Friday, 4 September 2009
3pm to 5pm, Room 104, New Law Building,
University of Sydney
RSVP: Zoe Morrison – sdf at usyd dot edu dot au
The Sydney Democracy Forum lectures and seminars are free
but registration is essential.
College of Asia and the Pacific Australian National University
“The Fiji Military Forces and Democracy in Fiji”
The 2006 coup and the ‘New Legal Order’ introduced in April 2009 have brought more radical change to Fiji than earlier coups. The military commander and prime minister Frank Bainimarama has militarized government, giving the military direct control of the prime minister’s department, the police, prisons, immigration, justice, the postal service, fisheries and other government services. Senior officers now have a direct personal stake in the new order, a military council under the complete domination of the Bainimarama governs the country, and opposition to the regime is suppressed. The regime promises elections by September 2014, but, even if they were to be held, the military forces would remain the final holders of political power. This paper examines the rise to dominance of the Republic of Fiji Military Forces, the reasons for the 2006 coup and the 2009 seizure of power, and the prospects for democracy in Fiji.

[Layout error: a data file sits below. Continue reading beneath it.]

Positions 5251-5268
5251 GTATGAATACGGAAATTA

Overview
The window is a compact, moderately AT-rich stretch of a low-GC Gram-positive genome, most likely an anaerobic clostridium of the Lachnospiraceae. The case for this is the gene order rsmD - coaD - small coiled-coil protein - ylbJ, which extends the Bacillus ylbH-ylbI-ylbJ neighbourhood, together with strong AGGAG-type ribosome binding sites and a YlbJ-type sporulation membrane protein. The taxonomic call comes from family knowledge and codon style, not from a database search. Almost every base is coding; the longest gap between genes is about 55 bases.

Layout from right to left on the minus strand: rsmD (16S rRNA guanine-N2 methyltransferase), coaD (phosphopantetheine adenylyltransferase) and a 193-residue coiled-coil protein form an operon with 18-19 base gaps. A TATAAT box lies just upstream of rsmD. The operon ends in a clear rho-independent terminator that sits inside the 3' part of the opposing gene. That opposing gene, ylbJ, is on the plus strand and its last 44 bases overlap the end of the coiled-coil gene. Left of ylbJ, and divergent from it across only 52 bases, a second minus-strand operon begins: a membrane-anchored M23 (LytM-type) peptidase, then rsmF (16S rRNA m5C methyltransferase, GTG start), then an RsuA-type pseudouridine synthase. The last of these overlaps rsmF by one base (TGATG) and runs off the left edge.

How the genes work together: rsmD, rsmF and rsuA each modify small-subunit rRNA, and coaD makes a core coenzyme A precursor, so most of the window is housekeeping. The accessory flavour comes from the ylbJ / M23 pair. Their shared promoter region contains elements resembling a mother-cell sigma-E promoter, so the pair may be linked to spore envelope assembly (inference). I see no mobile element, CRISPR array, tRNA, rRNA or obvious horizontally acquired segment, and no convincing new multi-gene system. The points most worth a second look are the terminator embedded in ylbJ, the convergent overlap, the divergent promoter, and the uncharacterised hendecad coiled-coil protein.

Politics and International Relations Macquarie University
“Indigenous Nationalism and the Politics of Ethnicity in Fiji”
The Republic of the Fiji Islands has experienced more changes of government via coups than by constitutional processes. On the first three occasions, the rhetoric of justification centered on indigenous rights vis-à-vis perceived encroachment by Indo-Fijians. Images of politics in Fiji have therefore been dominated by ethnically based struggles for dominance with indigenous Fijians generally winning out by virtue of their control of the military. The coup of December 2006, however, has confounded explanations of Fiji’s politics based on a simple dichotomy of interests between indigenous Fijians and Indo-Fijians. In this instance, Fiji’s military commander toppled a government dominated by Fijian nationalists claiming, among other things, that it operated on racist lines and that Fiji needed a new way forward. This paper considers a range of factors surrounding Fiji’s coups and assesses prospects for the future of constitutional rule.